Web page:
22. Hi Melanie, My son had PEX at Georgetown though the same process as DCMOM's kids. He had a great initial response but by 3 weeks he was starting to slip and by 5 weeks he was back in a pretty severe exacerbation. I know that DCMOM's kids had previously had their tonsils removed at same point prior to PEX. If your son has elevated strep titers, this might be something to consider prior to PEX. PowWow and Oivay, do your kids still have their tonsils? For my son, his ASO was 200, and Anti Dnase B was 480, in his blood work done at Georgetown prior to PEX. At the conclusion of the PEX his ASO was 20(anti-dnase b not tested),so the PEX had effectively replaced his plasma. By the 5 week mark when he was back in an exacerbation, his ASO was back up to 200 and anti dnase b was back to 480. So something made it go back up, either an ongoing infection of some sort (tonsils maybe), an exposure to strep from somewhere else, or maybe autoimmune. If we had it to do over again, we would have had the tonsils out before we went down the PEX road. His tonsils are now out and so far things are going fairly well. Also, after PEX I think we should have worked much harder to prevent strep exposure or infection of any kind. He was only on a very low dose of antibiotics post PEX, I think 2 doses of azithromycin per week, and his post PEX flare coincided with a tooth infection.
  23. That to me would be the best question, how are the kids from the original studies doing today, and what, if anything, correlates to the best long term outcome? Another PANDAS parent told me that her son's psychiatrist, who corresponds frequently with Dr. Leckman out of Yale, said the Leckman says that the best long term outcomes were in those who had tonsil/adenoidectomies. Complete hearsay at this point, but I'd love to ask him if that was true. I'd also like to ask Swedo if for those kids with elevated ASO/ ANti-Dnase B, if the lessening or disappearance of symptoms correlated with the lowering of the strep titers. I'd like to ask Dr. Cunningham if there is a timeline for a commercially available version of the labs she was doing for her PANDAS study. I'd also like to ask her how significant a role she believes that lyme disease and co-infections plays in PANDAS. There is so much focus on this forum on lyme, just wondering if the experts are on board with that. Wish I could be there.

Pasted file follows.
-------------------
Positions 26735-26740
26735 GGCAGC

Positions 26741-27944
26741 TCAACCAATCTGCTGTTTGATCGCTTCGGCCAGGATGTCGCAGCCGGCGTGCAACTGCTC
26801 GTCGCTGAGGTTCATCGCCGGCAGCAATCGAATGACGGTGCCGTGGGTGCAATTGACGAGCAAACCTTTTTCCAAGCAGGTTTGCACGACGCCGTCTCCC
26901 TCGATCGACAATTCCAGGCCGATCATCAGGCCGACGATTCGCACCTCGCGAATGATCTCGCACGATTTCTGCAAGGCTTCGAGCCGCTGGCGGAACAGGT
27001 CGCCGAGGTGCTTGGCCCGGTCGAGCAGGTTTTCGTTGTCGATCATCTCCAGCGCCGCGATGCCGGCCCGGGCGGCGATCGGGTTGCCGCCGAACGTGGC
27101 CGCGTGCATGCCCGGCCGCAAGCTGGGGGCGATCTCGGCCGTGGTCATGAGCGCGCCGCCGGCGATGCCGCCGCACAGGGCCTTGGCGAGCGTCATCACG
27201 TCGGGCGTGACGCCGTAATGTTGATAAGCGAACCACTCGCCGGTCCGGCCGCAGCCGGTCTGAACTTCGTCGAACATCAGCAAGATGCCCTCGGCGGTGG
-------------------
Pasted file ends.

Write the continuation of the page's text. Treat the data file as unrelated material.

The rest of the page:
24. Hi Lisa, Keep pursuing all avenues and you'll get an answer. Does your son have elevated ASO and Anti-DNaseB? If so it might be a good idea to focus on that as well. I don't want to say that the lyme focus is false or wrong, but I think sometimes we get too far away from the strep focus, since, as far as they know, this is primarily a syndrome caused by antibodies to strep. This article has been posted before. http://www.psychologytoday.com/blog/attention-please/201102/evil-pandas-scourge-the-brain . It is by a psychiatrist who believes in tonsillectomy for PANDAS and claims that the international literature supports this approach. At the bottom of the article you can access the reader replies, which the psychiatrist responds to most of. They are pretty interesting. I know that tonsillectomy isn't necessarily the answer but I think for any of us, keeping the focus on eliminating all sources of strep, be they in the child's body, tonsils or nasal cysts, etc, or external, as in living with a carrier, should be on the list, if not at the top, of priorities. Alex